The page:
How Generosity Improves Emotional Health

The concept of “helper’s high” refers to the positive emotional response one experiences after performing an act of generosity. According to experts, this emotion is associated with “greater health and increased longevity.” A recent study has proven that acts of altruism trigger activity in the temporoparietal junction (TPJ), a part of the brain that is linked to the brain’s reward system.

During a crisis like the COVID-19 pandemic, the giving and receiving parties can benefit from generosity. Another study found that different types of generosity can have different effects on individuals. The researchers found that performing generous acts for those close to us can reduce activity in the amygdala, a part of the human brain associated with stress and anxiety.

However, they also found that less targeted actions, such as giving to charity, also trigger activity in the ventral striatum, a region associated with compassion and care in mammals. Time and time again, studies have shown that acts of kindness toward both your loved ones and strangers can improve your mental and emotional health. Thus, it is especially important during this unprecedented time of crisis to find ways to show kindness.

How Giving Can Improve Your Financial Well-Being

On top of reducing one’s own stress and emotional turmoil, there are financial benefits of giving. During the COVID-19 pandemic, millions of Americans have struggled as a result of business closures, limited job opportunities and a struggling economy. Although it may seem counterintuitive to donate money to others when finances seem scarce, there are both practical and mental benefits to giving.

Under the current federal COVID-19 relief provisions, donating money can provide more tax breaks than ever before. The Coronavirus Aid, Relief and Economic Security Act, or the CARES Act for short, allows individuals up to $300 in charitable contribution deductions. It also raised the limit on charitable contributions from 60 to “up to 100% of 2020 adjusted gross income,” if the deductions are itemized.

The financial benefits of giving do not just end at tax deductions, though. Financial planner Carrie Schwab-Pomerantz believes that charitable contributions are important to reformulate the ways in which we perceive money. Money should be spent wisely, and that includes putting it toward causes and issues that one cares about.

Ways to Give

During the COVID-19 pandemic, generosity, compassion and giving are especially important. There are also more ways than ever to help, both big and small. One easy way is to complete small tasks such as grocery shopping or making care packages for your loved ones who are more vulnerable to COVID-19. There are also ways to support your community such as by making and distributing cloth face masks or by collecting and donating food for those in need. An even simpler way to help is through donations. There are many around the world who are suffering as a result of the ongoing pandemic, so now is a great time to give to causes you care about.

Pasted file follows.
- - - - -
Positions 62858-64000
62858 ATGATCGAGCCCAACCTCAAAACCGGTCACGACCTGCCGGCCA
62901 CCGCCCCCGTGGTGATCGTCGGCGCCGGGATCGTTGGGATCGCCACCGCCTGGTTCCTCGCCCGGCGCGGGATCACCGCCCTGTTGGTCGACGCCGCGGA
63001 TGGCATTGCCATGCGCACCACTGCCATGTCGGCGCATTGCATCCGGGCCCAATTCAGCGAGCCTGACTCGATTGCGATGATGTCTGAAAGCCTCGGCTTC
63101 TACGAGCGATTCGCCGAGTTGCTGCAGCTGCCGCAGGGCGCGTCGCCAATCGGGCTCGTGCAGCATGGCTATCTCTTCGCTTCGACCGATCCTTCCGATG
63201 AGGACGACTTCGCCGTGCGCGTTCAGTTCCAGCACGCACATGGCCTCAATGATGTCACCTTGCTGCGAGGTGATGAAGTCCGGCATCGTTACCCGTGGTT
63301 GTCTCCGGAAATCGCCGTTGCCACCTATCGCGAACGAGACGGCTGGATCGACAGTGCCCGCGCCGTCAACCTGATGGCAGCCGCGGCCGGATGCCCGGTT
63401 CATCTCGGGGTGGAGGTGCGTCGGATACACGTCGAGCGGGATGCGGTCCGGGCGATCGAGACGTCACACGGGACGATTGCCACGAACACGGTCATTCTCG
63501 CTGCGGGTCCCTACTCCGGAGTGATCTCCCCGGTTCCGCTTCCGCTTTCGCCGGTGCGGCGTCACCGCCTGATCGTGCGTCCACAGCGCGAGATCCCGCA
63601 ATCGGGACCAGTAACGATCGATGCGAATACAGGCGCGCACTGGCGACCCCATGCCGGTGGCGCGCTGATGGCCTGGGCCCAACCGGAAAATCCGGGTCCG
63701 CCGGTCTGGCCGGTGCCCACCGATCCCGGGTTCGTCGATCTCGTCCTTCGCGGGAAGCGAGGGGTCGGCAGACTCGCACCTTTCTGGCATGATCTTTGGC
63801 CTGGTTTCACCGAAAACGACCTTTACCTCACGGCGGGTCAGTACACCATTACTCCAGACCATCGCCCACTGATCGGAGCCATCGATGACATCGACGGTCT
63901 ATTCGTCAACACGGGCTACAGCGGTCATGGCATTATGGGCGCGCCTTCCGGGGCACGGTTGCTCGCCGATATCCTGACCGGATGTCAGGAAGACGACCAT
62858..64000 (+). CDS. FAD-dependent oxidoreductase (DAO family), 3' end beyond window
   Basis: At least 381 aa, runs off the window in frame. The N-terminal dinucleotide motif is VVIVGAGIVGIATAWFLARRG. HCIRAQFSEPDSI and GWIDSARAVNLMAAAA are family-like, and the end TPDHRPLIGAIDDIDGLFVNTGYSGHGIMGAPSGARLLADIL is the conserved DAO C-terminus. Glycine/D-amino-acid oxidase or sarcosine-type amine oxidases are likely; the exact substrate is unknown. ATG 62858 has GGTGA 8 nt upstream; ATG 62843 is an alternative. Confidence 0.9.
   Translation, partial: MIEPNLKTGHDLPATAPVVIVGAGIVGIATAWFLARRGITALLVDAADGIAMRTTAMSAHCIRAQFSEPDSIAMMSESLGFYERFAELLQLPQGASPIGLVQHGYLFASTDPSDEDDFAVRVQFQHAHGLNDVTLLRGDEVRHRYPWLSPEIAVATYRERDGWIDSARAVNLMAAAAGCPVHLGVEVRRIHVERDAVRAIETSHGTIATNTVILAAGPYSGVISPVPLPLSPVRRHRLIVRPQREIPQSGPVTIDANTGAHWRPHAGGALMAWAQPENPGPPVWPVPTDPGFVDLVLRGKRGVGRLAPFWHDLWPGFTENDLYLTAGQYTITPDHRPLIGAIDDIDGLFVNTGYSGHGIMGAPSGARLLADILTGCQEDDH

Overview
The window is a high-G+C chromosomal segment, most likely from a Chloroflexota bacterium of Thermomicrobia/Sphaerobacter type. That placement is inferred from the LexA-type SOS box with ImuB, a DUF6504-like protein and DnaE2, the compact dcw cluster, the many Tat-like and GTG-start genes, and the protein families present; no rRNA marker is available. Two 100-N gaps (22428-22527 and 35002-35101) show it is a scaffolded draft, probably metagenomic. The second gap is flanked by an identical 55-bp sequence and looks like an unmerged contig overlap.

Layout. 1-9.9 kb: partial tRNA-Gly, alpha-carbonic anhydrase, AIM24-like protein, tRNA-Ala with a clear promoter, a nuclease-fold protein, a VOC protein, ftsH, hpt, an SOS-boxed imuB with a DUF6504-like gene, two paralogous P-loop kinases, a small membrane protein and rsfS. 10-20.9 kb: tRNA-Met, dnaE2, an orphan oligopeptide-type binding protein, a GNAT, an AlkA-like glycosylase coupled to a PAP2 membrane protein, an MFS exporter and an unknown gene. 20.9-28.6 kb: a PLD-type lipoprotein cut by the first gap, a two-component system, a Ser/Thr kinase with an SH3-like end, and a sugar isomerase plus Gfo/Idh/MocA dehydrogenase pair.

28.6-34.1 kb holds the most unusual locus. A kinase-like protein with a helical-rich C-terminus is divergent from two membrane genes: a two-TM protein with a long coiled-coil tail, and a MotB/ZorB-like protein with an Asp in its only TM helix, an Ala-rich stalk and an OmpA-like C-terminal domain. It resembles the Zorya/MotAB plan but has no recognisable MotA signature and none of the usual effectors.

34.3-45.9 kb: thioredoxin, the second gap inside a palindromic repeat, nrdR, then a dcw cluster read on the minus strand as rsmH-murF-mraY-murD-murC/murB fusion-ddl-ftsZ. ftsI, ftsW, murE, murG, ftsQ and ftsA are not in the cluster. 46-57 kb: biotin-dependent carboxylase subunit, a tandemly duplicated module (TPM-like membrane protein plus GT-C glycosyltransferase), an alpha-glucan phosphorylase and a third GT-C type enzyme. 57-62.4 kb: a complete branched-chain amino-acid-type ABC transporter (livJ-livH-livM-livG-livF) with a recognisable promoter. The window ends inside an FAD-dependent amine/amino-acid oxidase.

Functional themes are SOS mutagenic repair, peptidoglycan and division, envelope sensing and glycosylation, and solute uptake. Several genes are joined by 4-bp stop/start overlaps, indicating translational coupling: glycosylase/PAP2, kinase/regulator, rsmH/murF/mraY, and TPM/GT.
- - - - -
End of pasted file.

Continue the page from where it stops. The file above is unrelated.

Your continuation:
Individuals suffering from extreme poverty can be more susceptible to COVID-19 and can suffer more from the pandemic’s socio-economic consequences. The Borgen Project is accepting donations so that it can do as much as possible to make this issue central to American foreign policy in the future. Donating will not only help those who need it the most but the donator too.

– Leina Gabra
Photo: Flickr 

Digital Finance is Empowering Women in Bangladesh

Recent innovation in digital finance is empowering women in Bangladesh by meeting their unique financial needs and capabilities. While 90 percent of Monetary Financial Institutions’ 21 million clients are women and 35 percent of Bangladesh women hold a bank account, women make up only 18 percent of digital finance users in Bangladesh.

Some of the barriers that hinder the inclusion of women in digital finance are low mobility, cultural barriers in male-dominated markets and English illiteracy incompatible with English-language phone menus. Women in Bangladesh also face low financial literacy, so they require guidance and training in order to benefit from increasingly more prevalent mobile-based platforms.

In addition, members of a typical household in low-income countries share one mobile phone. So, it makes sense that more than just having a registered mobile money account in her name is necessary in order for a woman to be financially included in Bangladesh.

Most low-income women in Bangladesh currently turn to insecure and informal saving mechanisms like keeping emergency funds stashed at home, buying excess stock for their business, using clay money boxes  or working with neighborhood savings groups. This puts their savings at risk of loss due to natural disasters or theft. It is no wonder, then, that it is difficult for women to save money for their futures, to pay school fees, to attain loans and to afford healthcare and insurance.